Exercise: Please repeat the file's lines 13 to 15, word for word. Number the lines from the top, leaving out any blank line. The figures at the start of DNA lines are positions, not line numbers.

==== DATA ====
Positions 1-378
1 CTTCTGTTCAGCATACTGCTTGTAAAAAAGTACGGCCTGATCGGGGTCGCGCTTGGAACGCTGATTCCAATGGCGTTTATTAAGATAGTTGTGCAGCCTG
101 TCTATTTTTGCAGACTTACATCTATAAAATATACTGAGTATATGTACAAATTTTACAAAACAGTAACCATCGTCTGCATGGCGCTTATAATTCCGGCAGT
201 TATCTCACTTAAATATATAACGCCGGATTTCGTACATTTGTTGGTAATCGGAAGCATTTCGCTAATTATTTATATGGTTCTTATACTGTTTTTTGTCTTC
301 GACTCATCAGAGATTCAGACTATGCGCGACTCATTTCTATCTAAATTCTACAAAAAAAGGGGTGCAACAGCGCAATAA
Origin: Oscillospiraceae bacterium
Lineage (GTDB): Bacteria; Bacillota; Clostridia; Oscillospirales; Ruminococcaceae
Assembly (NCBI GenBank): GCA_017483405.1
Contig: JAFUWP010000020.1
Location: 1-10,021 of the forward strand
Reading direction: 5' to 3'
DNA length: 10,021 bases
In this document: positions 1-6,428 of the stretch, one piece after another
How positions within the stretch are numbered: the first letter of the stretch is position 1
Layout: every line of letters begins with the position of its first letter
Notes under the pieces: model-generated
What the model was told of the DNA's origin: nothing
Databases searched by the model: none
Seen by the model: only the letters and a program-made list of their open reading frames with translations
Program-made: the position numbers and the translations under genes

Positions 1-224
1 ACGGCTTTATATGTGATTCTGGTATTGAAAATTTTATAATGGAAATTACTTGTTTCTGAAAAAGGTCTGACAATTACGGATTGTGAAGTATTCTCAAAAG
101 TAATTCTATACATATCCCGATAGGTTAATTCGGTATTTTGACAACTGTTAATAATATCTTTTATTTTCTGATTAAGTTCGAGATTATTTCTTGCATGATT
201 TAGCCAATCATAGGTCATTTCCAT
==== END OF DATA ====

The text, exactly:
In this document: positions 1-6,428 of the stretch, one piece after another
How positions within the stretch are numbered: the first letter of the stretch is position 1
Layout: every line of letters begins with the position of its first letter